updated 6/27/2004 3:26:20 PM ET 2004-06-27T19:26:20

The European Union on Sunday temporarily lifted its order to Microsoft Corp. to change the way it sells software in Europe until the EU high court has heard the company's request for a final appeal of the landmark antitrust decision,

EU spokeswoman Amelia Torres said "based on previous cases" she expected a court ruling in two months on Microsoft's request to stop the landmark antitrust decision from taking effect while its appeal is being considered.

Microsoft asked the EU high court for such a ruling last Friday. (MSNBC is a Microsoft-NBC joint venture.)

On March 24, the European Union declared Microsoft guilty in March of abusing its "near monopoly" with Windows software. It levied a record fine of $613 million and demanded changes in how the company operates in Europe so as to improve competition globally.

Microsoft was given 90 days _ a deadline that ends Monday _ to make Windows software available to European PC makers without its digital media player, and 120 days to issue "complete and accurate" information to rivals in the server market so their products can become fully "interoperable" with desktop computers running Windows.

EU antitrust chief Mario Monti signaled he was not backing down.

"The Commission believes that the remedies are reasonable, balanced and necessary to restore competition in the marketplace and that there is a strong public interest in favor of implementing them without waiting for the judgment on the substance of the case," the EU head office said in a statement.

It said it agreed to a temporary lifting of the order only "in the interest of a proper administration of justice."

On June 7, Microsoft filed a 100-page appeal asking the EU high court to annul the EU's antitrust decision and its penalties.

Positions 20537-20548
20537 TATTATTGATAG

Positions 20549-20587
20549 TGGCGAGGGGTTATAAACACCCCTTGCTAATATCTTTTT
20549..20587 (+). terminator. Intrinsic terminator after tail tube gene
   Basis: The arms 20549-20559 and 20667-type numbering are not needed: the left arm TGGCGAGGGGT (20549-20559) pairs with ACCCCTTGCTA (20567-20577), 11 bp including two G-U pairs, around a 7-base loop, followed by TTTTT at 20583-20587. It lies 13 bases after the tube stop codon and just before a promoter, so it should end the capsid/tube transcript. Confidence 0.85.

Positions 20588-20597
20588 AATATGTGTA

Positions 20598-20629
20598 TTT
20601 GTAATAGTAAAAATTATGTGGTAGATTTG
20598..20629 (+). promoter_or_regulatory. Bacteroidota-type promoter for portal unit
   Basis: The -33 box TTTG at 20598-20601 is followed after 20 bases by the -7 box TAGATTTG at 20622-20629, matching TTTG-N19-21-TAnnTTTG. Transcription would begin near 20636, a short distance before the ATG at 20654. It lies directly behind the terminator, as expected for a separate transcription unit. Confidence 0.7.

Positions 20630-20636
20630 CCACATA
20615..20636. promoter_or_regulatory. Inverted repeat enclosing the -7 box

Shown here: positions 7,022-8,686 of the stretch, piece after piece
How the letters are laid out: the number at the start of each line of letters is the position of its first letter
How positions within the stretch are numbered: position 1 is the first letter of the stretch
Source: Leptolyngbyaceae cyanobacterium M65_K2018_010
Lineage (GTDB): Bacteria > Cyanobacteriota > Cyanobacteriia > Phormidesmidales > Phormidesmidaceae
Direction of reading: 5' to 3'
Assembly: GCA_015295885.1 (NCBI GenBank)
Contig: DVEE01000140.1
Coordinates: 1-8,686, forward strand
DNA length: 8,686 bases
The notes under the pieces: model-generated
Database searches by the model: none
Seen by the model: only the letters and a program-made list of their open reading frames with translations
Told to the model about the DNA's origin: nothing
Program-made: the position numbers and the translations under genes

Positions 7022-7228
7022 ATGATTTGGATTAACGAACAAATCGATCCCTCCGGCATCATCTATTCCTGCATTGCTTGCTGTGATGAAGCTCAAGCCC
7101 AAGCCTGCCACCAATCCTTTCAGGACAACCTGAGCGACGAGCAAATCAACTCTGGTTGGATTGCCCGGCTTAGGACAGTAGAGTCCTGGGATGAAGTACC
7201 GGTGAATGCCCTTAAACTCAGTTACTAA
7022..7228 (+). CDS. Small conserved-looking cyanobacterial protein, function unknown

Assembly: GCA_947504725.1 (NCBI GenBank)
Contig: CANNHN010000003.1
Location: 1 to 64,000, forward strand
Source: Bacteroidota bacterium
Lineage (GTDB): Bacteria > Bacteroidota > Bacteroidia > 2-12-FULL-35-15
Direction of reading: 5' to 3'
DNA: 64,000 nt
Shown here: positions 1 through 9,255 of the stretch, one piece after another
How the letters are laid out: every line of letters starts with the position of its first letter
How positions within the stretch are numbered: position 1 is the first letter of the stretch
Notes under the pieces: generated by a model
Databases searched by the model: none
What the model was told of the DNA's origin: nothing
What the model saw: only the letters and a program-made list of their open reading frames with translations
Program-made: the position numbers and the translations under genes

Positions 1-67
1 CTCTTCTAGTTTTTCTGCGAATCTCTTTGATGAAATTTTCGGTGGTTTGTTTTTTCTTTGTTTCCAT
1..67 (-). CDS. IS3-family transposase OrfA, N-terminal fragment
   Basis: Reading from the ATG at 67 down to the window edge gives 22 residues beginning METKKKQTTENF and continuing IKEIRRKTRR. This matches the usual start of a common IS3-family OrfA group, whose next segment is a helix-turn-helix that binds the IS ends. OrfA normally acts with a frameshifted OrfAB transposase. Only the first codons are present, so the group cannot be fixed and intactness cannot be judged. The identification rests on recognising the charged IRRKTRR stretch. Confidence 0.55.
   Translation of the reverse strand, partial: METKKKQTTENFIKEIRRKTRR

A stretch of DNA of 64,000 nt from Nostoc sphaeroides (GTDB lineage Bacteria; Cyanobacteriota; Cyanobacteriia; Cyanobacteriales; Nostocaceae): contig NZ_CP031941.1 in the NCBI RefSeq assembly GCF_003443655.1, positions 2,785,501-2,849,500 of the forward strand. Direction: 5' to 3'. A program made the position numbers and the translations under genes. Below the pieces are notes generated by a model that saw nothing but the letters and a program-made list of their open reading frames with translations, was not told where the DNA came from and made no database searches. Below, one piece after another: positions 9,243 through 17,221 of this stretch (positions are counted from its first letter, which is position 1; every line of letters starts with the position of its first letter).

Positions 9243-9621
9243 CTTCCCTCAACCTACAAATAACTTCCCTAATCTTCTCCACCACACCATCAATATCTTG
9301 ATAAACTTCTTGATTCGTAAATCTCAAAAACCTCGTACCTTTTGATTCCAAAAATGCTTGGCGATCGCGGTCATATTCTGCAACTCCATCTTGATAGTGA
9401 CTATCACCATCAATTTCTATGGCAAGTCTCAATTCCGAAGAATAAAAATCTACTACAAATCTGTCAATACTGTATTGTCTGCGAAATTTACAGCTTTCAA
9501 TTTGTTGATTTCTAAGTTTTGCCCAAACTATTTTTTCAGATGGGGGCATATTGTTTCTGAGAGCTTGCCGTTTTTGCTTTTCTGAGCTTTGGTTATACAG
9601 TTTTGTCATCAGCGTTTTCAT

That move in itself does not stop the order, so Microsoft filed a petition last Friday with the EU high court seeking "interim" relief from the antitrust decision.

It wants no penalties imposed while it pursues a final appeal of the ruling. To get its way, it must convince the EU high court it will suffer "irreparable harm" if the measures are implemented now, even if they are reversed later on a final appeal that may take five years or more.

Microsoft said pushing through the antitrust order will hurt software development companies across the board as well as web site developers "who have built products for the Windows platform."

It said that last Friday it requested "that the court suspend the remedies set out in the (March 24 antitrust finding) pending the court's decision on the merits of Microsoft's appeal."

The EU's case against Microsoft turns on the practice by the Redmond, Washington-based company to lock new features into its Windows software to help sell upgrades. The U.S. software giant says such "bundling" benefits consumers, but rivals call it unfair competition since Windows runs 90 percent of personal computers worldwide.

Copyright 2004 The Associated Press. All rights reserved. This material may not be published, broadcast, rewritten or redistributed.

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